Wednesday, May 23, 2018
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Girl taken from home may return to Illinois


Michael Gravelle stands next to a bunk bed in the room where four of his adopted children slept at his Clarksfield Township home. He says the children were not abused.


NORWALK, Ohio - A hearing Thursday in Huron County Juvenile Court could determine the fate of 1 of 11 special-needs children removed from a Clarksfield Township home where some of them allegedly were kept in wood-and-wire cages.

A Chicago-area adoption agency, the Cradle, is asking that an 18-month-old girl it placed last year in the home of Michael and Sharen Gravelle be returned to Illinois and that her case be transferred to a court there.

According to a motion filed in Huron County Juvenile Court, the Cradle is the legal guardian of the girl, and the Gravelles' adoption of her has not been finalized.

"The agency, having been advised of the pending litigation in this matter, requests return of the child to Illinois and agency custody during the investigatory process," the motion says.

Susan Garner Eisenman, a Columbus attorney representing The Cradle, said the girl was placed with the Gravelles in August, 2004, four months after her birth.

Ms. Eisenman said the agency decided to seek renewed custody of the girl after she and 10 other adopted children, ages 3 to 14, were removed from the Gravelle home on Sept. 9 and placed in foster homes.

"The preferred jurisdiction is Illinois," she said, declining to comment further.

David Sherman, a Cleveland-area attorney for the Gravelles, could not be reached for comment yesterday.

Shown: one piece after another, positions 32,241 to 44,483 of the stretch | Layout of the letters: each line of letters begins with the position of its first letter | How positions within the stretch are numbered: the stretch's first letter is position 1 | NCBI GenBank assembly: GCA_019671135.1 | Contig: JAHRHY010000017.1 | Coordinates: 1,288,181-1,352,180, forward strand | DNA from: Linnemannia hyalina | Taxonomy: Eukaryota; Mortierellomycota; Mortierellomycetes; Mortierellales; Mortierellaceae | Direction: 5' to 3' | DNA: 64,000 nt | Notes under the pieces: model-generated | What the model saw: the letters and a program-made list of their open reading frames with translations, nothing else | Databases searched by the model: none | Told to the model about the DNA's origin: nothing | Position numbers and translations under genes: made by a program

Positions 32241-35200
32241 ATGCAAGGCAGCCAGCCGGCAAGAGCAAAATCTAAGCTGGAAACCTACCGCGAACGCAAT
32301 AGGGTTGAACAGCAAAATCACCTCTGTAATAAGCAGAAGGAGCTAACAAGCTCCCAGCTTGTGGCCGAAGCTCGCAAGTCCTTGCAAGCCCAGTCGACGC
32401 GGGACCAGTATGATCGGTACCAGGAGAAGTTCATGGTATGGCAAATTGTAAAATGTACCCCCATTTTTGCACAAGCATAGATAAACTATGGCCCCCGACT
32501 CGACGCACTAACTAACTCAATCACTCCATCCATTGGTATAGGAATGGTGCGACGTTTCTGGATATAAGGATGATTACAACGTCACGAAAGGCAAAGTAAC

A custody hearing for the other children is set for Dec. 6 in Huron County Juvenile Court. The county's Department of Job and Family Services has alleged in court documents that the youngsters, who suffer from such conditions as fetal alcohol syndrome and autism, were abused and neglected or in danger of being mistreated.

No criminal charges have been filed. Huron County Prosecutor Russ Leffler said yesterday that he was awaiting the results of psychological tests on the children before deciding whether to present the case to a grand jury.

The couple, in their first public comments since the children were removed, denied harming the children.

"We're trying to help children. That's where our heart is," Michael Gravelle said Sunday while taking a reporter and photographer for the Plain Dealer on a tour of his home near Wakeman, about 70 miles southeast of Toledo.

"We took kids that nobody else wanted," Mr. Gravelle said.

During the tour, the Gravelles pointed out holes they said the children had kicked in the walls and gouges in the drywall from their fingernails. Urine stains were visible on the baseboards, and the walls showed marks where the children had smeared their feces, the couple said.

"There is nothing easy about raising these children," Mr. Gravelle said. "We did not abuse them. That's the truth."

Mr. Gravelle said "enclosures" were used as sleeping quarters - and every shelf and cupboard in the house was covered with chicken wire - to prevent the children from hurting themselves with glass or eating dozens of different medicines.

"I felt terrible about it," he said. "But it's necessary."

The enclosures measure about 6 feet in length. The doors could be opened easily and had no locks on them, but a battery-powered alarm would be activated when the doors were opened.

Mrs. Gravelle said the couple would fight to have the children returned. "My kids are all I care about," she said, sobbing. "My kids are my life. I want my kids back."

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